A standard match duration consists of two periods of 30 minutes each during which each team may call one time-out. In Special Olympics play, two extension periods of 5 minutes are played, and if they also end in a draw, another two 5 minute periods have to be played. If each of these ends in a tie after the extra time the winner is determined by an individual shootout from the 7-meter line, where each team is given five shots. The rules of the shootout are similar to soccer shootouts, where, if a winner is not found within the first ten shots, the players return to the shooting, until one team has missed and the other scored. The game is quite fast and includes body contact as the defenders try to stop the attackers from approaching the goal. Only frontal contact by the defenders is allowed; when a defender stops an attacker with his or her arms instead of his or her torso, the play is stopped and restarted from the spot of the infraction or on the nine meter line, with the attacking team in possession.


Special Olympics Team Handball is team handball where all competitors have a physical or mental disability. Special Olympics team handball is one of the most popular of all the Special Olympics sports. It is played on a court slightly larger than the size of a basketball court and is often described as water polo on land. Special Olympics athletes demonstrate agility, flexibility, quickness, body control and strength. Goals are much more common in handball than in most other sports; usually, both teams score at least 20 goals each, and it is not uncommon to have a match end with both team scoring in the 30s. This was not true in the earliest days, when the scores were more akin to that of ice hockey, but as offensive play (in particular in terms of counterattacks after a failed attack from the other team) has improved, more and more goals have been scored after each match.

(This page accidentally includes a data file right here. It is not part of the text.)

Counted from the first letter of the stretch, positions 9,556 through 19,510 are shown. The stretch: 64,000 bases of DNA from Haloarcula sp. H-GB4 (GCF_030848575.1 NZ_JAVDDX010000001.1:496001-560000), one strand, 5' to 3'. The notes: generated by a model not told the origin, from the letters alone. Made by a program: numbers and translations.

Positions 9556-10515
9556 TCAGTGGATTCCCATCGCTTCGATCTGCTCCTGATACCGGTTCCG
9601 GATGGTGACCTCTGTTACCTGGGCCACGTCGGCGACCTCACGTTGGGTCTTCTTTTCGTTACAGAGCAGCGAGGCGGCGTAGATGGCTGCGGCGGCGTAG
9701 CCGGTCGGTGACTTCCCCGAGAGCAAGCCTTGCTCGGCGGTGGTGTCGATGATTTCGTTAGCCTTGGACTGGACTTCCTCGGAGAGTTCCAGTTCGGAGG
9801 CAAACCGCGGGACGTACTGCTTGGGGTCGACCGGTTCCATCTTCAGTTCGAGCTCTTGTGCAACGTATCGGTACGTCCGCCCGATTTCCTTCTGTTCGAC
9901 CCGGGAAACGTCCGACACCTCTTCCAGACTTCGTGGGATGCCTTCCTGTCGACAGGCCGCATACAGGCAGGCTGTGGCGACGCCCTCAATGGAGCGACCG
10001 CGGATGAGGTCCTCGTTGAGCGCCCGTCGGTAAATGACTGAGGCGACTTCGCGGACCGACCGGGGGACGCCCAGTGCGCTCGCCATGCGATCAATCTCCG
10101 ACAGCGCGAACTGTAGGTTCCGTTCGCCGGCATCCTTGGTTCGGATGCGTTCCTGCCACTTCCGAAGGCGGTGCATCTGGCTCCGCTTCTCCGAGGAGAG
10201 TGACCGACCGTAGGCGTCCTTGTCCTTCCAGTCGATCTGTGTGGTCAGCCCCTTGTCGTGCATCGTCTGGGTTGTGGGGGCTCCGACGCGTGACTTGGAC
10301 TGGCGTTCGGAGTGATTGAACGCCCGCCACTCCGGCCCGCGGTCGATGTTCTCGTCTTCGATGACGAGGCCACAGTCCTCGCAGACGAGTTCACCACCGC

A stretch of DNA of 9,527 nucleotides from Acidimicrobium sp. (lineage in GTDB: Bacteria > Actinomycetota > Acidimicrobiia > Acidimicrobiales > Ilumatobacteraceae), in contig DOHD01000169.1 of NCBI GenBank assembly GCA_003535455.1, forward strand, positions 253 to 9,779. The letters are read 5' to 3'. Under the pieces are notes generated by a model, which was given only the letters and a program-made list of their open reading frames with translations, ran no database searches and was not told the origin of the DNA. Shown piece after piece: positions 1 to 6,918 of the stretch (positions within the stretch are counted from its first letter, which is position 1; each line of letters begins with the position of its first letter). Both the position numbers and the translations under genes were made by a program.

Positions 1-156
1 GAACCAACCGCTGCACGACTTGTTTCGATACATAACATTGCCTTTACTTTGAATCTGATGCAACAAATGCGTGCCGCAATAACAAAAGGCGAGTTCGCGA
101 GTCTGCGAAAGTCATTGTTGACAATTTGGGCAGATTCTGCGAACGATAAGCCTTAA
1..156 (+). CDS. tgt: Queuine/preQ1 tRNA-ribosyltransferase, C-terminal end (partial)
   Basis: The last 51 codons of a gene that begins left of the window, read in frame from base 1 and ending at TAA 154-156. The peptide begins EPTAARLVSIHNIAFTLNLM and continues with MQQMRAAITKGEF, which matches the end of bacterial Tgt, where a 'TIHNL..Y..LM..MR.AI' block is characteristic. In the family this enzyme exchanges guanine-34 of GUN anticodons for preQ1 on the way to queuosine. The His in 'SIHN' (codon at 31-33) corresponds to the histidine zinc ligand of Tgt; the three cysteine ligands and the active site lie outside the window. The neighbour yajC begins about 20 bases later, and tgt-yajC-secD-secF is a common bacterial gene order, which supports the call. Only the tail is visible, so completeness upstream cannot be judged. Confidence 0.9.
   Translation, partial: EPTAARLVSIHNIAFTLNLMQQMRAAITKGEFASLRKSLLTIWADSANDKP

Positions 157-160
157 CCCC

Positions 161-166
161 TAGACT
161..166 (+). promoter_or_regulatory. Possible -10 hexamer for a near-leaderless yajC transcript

Introduced in 1991 to the Special Olympics World Summer Games, team handball is played by 29,008 Special Olympic athletes around the world. In 2003, 145 athletes representing 14 programs competed in the Special Olympics World Summer Games in Dublin, Ireland.